Wittiza (701-710). The son of Egiza, already co-regent in 698, was compelled to contend already in the beginning of his reign against the conspiracy of both clergy and nobles, which induced him to humble them in the most signal manner. He had at first no time to devote to the Jews, and then he employed them as his confederates against the clergy. At the eighteenth synod of Toledo, he carried a decree through that all the laws promulgated against the Jews should be repealed, and that those who had already emigrated should be permitted to return to Spain. In the year 710, Wittiza was driven from the throne by Roderic, and he died.

Roderic (710-711) who was now king, had to maintain a fear<<511>>ful war with Eba and Sisebut, the sons of Wittiza. The civil war raged violently, and Count Julian, an adherent of Wittiza’s sons, entered into negotiations with the Saracens, against Roderic. Taric, who was at that time the bravest general of the African governor Musa, under the Calif Walid I., landed and pitched his camp on a high rock on the European side of the straits; this elevation has been called Gebl el Tarik (Gibraltar), and Jews in masses hastened to his standard. Near Xerez de la Frontera, and not far from Cadiz, a derisive battle was fought on the 19th of July, 711, which lasted till the 27th. The king, and the flower of the Gothic nobility and people were left dead on the field, and the Visigothic kingdom was at an end.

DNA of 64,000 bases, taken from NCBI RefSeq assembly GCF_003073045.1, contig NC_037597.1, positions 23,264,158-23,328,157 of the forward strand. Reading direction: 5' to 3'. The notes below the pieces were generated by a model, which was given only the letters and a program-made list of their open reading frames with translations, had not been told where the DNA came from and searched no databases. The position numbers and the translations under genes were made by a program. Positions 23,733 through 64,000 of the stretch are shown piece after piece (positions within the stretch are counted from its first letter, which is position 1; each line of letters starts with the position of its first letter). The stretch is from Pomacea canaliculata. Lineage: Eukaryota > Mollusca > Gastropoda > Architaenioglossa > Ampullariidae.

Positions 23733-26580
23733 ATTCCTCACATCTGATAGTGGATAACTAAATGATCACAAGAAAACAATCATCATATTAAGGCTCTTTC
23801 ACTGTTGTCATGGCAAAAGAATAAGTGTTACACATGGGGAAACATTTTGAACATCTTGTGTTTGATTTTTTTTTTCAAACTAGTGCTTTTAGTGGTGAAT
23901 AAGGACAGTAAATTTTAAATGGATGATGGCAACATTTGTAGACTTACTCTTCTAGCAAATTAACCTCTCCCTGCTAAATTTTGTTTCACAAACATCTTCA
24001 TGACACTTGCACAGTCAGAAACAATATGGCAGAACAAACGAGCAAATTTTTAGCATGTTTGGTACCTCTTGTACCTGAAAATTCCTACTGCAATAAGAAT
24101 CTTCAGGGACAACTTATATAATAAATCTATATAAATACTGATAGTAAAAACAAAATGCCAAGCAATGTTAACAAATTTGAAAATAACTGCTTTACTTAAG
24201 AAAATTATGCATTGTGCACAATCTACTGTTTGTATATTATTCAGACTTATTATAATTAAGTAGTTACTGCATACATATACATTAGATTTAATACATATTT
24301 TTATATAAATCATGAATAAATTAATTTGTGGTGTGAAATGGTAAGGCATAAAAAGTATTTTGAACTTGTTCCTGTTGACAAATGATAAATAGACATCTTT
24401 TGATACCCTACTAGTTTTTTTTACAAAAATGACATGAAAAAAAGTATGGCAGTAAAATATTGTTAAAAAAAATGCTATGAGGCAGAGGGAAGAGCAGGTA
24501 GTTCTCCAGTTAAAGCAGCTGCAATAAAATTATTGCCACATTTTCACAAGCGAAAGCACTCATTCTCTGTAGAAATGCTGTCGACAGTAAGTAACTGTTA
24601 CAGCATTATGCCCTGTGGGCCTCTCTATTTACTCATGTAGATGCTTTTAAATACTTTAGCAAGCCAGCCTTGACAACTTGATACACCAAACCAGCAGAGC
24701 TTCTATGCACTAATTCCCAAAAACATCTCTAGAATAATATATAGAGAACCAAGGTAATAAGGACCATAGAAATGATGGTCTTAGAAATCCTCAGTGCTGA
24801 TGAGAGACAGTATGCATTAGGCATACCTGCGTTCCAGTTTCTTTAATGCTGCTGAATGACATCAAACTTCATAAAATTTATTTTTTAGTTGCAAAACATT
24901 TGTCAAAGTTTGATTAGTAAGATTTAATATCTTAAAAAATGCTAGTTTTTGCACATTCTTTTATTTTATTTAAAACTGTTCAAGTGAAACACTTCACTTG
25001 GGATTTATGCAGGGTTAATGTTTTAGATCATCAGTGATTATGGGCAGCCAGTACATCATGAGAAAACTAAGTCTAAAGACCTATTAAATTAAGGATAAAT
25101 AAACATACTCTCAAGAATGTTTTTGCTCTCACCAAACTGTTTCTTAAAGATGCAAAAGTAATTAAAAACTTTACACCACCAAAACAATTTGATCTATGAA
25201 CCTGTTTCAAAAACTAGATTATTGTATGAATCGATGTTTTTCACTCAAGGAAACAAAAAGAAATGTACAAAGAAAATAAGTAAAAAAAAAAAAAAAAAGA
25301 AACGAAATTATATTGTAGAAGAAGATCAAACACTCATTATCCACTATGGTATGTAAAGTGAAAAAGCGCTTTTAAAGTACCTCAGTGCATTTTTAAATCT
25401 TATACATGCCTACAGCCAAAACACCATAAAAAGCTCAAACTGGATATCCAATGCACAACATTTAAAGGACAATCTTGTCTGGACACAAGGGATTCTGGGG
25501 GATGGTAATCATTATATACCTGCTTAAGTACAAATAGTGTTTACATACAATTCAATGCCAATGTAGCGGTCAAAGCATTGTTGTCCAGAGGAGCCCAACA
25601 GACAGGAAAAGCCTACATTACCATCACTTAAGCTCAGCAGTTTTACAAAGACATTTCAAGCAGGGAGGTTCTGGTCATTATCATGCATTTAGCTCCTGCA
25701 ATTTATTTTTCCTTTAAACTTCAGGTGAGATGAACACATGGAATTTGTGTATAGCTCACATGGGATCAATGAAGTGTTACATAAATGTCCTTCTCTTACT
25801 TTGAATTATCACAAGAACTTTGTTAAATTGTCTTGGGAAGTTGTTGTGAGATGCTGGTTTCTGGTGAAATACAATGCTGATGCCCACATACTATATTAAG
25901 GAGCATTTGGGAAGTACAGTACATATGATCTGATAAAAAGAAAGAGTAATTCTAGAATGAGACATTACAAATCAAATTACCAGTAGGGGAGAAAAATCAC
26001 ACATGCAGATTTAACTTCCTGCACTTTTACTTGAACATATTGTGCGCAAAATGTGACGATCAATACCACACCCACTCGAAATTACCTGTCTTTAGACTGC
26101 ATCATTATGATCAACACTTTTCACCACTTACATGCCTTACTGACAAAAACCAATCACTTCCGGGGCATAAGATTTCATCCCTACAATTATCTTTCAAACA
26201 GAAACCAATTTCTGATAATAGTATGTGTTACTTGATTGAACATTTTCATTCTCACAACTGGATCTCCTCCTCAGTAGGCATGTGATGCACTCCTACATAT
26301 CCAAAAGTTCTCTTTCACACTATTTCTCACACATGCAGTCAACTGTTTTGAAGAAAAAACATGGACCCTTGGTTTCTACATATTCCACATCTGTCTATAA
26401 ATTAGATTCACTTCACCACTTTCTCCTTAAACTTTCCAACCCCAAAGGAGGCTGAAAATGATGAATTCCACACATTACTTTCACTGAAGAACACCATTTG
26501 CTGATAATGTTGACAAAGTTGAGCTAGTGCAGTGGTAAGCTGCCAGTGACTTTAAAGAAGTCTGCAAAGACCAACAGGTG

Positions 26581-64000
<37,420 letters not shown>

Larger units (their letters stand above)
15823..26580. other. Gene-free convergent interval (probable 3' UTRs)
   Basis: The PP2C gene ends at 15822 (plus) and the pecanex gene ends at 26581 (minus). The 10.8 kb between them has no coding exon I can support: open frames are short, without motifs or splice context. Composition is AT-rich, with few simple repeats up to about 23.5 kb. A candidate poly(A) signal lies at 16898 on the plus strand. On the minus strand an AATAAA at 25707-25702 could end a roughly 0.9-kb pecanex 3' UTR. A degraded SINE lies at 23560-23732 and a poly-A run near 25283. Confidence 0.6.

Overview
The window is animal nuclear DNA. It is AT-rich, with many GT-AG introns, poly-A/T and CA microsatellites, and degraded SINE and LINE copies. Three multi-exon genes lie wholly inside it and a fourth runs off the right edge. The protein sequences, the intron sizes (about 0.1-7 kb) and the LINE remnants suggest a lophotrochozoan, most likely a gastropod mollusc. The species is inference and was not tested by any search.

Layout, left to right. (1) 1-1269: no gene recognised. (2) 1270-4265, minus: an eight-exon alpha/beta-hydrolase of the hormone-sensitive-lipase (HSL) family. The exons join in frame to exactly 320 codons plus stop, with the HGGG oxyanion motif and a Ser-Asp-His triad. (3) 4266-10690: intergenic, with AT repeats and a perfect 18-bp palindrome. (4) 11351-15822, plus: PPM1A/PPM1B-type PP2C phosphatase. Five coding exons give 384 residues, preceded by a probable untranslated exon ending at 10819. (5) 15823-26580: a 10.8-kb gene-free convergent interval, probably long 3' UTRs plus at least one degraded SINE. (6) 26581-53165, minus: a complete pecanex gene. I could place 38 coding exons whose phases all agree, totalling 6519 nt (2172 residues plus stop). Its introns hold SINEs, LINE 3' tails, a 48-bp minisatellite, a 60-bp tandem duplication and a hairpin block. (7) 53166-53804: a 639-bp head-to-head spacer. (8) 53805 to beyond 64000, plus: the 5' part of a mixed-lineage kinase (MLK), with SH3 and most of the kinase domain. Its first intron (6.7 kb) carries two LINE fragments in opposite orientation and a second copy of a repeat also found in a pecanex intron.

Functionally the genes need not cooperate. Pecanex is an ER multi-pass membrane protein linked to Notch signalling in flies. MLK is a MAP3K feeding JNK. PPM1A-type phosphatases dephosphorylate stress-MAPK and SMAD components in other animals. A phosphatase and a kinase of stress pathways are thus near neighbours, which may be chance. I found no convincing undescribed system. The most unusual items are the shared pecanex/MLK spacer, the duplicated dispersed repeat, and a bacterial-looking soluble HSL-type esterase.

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Fortunately the bloody laws of the councils and the kings were not always put into execution. The counts and dukes who were to see them carried into effect, were often content to let the Jews escape with a mere heavy fine and forced contribution, through which they were often enabled to maintain undiminished their power of resistance. In the same spirit we are told by Luke, Bishop of Tay (in the thirteenth century), in his chronicle, which is derived from old sources,* that Hilderic, Count of Nismes, who was a rebel against Wamba, had favoured the Jews in opposition to the laws of the kingdom.

* A. Schott, Hispania Illustrata, vol. iv. 59, near the end.